The thing I really like about screen-printing is that because the ink is always pushed through the screen by hand, many of the results are sometimes imperfect. No two prints are the same.
“Mythen der Moderne” is an urban sound walk project, where stories and sounds of a certain part of the city are collected and then turned into a sound walk where the participants walk with headphones thought the streets to different points, listening to soundscapes that tell a little about the history of the place. Beforehand, many interviews were conducted with people living in the area and pictures and information were collected from the city archives.
The steps were slippery and very craggy. Almost at the summit, I slipped on some mud and twisted my ankle ended up sitting on the ground, looking out over sunny Edinburgh, not sure how I was going to get back down. I could feel my ankle swelling in my shoe.
A few weeks ago I met with the artist Pia Janssen and a few of her colleges to take part in a small writing workshop. We were given 5 minutes and a word to write about. Unfortunately, many of these words that are very difficult to translate into English. I will still do my best, though, to translate my 5-minute ramblings for you, because I think the outcome is quite good. The texts are very raw. When you only have 5 minutes to write you don’t have time to censor your thoughts.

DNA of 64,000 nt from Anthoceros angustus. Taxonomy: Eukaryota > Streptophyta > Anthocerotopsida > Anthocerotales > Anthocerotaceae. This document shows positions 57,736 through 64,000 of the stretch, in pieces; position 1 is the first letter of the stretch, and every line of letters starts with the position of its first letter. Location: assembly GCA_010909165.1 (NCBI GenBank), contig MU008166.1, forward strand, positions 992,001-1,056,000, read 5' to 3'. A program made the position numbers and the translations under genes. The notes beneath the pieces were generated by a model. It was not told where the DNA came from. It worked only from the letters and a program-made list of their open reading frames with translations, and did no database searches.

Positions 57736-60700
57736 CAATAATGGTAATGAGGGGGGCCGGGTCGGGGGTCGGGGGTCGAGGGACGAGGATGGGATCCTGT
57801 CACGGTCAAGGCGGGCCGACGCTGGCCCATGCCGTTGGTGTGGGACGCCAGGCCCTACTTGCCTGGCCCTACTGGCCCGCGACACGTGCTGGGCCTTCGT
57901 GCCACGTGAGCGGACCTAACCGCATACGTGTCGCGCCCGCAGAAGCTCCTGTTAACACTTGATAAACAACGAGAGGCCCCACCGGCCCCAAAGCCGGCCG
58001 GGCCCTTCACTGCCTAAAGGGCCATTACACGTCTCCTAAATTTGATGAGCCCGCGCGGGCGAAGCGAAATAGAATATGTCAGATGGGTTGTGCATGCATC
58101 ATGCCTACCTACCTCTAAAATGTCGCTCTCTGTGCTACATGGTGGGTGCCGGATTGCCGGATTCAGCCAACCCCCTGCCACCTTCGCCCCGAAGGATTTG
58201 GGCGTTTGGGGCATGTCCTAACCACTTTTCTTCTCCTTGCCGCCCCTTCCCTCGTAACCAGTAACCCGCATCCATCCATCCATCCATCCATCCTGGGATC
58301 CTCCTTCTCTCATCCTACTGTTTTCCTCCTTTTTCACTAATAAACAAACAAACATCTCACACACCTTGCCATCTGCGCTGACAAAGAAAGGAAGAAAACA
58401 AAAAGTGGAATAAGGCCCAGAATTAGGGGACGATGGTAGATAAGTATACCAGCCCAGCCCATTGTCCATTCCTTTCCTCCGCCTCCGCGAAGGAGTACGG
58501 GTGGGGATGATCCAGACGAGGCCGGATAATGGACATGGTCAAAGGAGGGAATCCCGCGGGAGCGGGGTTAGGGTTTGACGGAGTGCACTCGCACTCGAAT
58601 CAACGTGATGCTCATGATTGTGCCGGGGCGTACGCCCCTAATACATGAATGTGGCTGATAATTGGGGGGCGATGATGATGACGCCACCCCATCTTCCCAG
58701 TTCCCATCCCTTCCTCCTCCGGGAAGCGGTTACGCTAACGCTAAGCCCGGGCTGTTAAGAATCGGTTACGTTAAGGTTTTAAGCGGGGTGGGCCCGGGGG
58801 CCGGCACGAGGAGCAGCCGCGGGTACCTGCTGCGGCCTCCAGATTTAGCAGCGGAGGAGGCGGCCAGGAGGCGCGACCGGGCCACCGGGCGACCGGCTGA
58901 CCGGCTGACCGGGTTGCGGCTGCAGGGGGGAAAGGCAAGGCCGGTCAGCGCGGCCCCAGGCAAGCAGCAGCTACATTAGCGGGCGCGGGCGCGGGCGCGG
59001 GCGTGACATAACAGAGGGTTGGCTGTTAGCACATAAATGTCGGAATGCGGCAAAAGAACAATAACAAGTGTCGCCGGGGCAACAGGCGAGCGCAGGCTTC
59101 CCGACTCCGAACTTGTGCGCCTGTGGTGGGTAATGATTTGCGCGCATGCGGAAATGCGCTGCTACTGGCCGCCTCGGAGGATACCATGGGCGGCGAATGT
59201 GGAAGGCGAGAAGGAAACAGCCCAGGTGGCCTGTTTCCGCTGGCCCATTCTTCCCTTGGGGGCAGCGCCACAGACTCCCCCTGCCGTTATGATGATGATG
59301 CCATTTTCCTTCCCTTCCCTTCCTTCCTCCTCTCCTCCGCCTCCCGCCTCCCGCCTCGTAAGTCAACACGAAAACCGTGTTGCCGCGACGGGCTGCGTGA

This is the first year that I have ever actively met the decision to take part in Inktober. I even managed to actually pull it through to the end, and now have an adorable sketchbook filled with ink drawings!
I bought the sketchbook (and ripped out enough pages to makes sure I would have exactly 32 pages), bought the pens and decided that I would take the prompts and try to draw animals.
The day of “Feeding the 5000” was a huge day for me. I was excited but also slightly terrified by the prospect that so many people could see my work. So many people who I didn’t know, and who didn’t know me.
Dusk. Black wires stretched over our heads and we looked up trying to follow the paths to their origins. On the sides of the open area on the roof of the “Münster Theater” we found buttons on the ends of dangling wires. Pressing one of them meant setting off church bells others triggered other sounds. Sometimes it was difficult to differentiate between the sounds of the outside world or the noise created by the installation we were standing in.